Diving into the intense world of option trading? ...Time to choose an options broker! The type of broker you wish to have will really depend on how intense you want to get with your options trading.
If you simply are buying long calls and puts you will likely not need a lot of service features from your broker.
On the other hand, maybe you have done basic option trades and want to start executing spreads or writing options. For this you will be searching for different features from your online broker and the respective trading platform.
Take a look at the chart below for a comparison of options broker specifications:
Click on specific online broker names below to see their details:
Commissions in options usually come in two structures:
1. Per Contract Charge
The price of each contract is the exact same no matter how many you trade.
e.g. If it is $1.00/contract and you buy 50 contracts, the total will be $50.00.
2. Flat Fee + Per Contract Charge
There is a flat fee for simply executing an options order, plus there is an additional fee for every contract entered into.
e.g. If there is a flat fee of $7.99 + $0.50 per contract and you buy 50 contracts, the total will be $32.99.
Important to note that the flat fee type (#2 above) is not always cheaper. Typically for #2 it will actually cost more unless you are an active trader. The flat fee and per contract amount reduces with many brokers if you trade enough contracts in a month.
To get the details as to the fee structures for option brokers, click the broker names in the above table.
Each options broker offers a certain trading platform. Typically you are most likely to use the proprietary platform offered by the broker.
This is because most brokers that offer option trading provide the tools to analyze profit and loss graphs for option strategies as seen to the left (instead of a candle/line chart that is used to see the movement of stock prices).
Option pricing and sensitivity to stock movements can get very technical. Various factors go into pricing options.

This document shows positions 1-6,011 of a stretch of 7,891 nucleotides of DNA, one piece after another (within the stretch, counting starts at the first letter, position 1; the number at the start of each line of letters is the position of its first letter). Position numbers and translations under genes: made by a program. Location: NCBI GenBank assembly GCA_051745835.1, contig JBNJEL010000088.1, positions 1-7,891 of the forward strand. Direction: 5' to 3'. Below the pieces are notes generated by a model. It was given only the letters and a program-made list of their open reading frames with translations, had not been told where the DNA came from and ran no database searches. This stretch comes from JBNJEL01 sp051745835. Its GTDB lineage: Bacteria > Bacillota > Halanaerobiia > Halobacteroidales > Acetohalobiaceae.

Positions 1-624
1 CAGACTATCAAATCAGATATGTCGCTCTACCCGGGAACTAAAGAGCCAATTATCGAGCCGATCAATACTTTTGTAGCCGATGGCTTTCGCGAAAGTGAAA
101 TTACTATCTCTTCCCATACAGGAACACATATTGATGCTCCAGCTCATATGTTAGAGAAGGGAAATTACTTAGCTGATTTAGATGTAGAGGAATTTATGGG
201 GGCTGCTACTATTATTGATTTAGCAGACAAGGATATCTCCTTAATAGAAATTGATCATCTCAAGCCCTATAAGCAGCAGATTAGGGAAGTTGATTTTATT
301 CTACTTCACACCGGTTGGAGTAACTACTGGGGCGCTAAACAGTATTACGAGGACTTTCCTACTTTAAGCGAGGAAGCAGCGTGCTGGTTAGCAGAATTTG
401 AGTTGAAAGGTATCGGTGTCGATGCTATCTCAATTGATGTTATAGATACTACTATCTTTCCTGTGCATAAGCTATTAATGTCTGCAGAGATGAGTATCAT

If you are a novice trader just going long a call or put there are three things to forecast. You not only have to get the direction of the stock right, you have to determine the magnitude of the direction (how you base your strike) and timing (how you base your expiry).
Of course with other strategies you can just do a volatility play so no need to know which way the stock is going but I'm not here to teach you these strategies (...at least for now...).
There are A LOT of strategies that can be used. If you are serious about options trading, you will need to learn more than just buying a call or put.
Options brokers offer tools help visualize option strategies, break-even points and what price the stock needs to hit to make a certain profit.
The image presented here is one of the most basic option strategies which is simply to go long a call option. If you have no idea how to read that, don't worry! A lot of brokers provide the education you need to get started - of course because they want you to trade with them so they can make more commissions.
Not all brokers that offer options trading provide good option analysis tools. Click on the options brokers above to learn what tools are provided and see if they fit your needs!
More likely than not, your options broker will require you to fund your account with a minimum amount.
Now with options, depending on what type of strategies you want to use, the threshold for minimum amounts can vary.
For example, the account minimum can change based on if you are (1) just going long calls and puts (2) engaging in spread strategies (3) writing uncovered options
Once again, check out the links for the option brokers above to get the details!
These reports will be the same ones provided as for stock trading. They are analyst reports based on the company for which its shares trade on the exchange.
Online brokers typically provide some sort of research reports from big banks/investment firms (free or a certain fee). They will describe essentially how the company makes money and the research firm's projection of what the value of the company is - They are hugely "buy" biased.
They are very optimistic about the future. But the reason for the bias is mostly that these banks that put out research reports on a company, many times have that same company as their own client. They help the client with things like share/bond issuance, so it is not in their interest to write bad things about the company or they could lose business. This is disclosed in the reports but doesn't change the bias...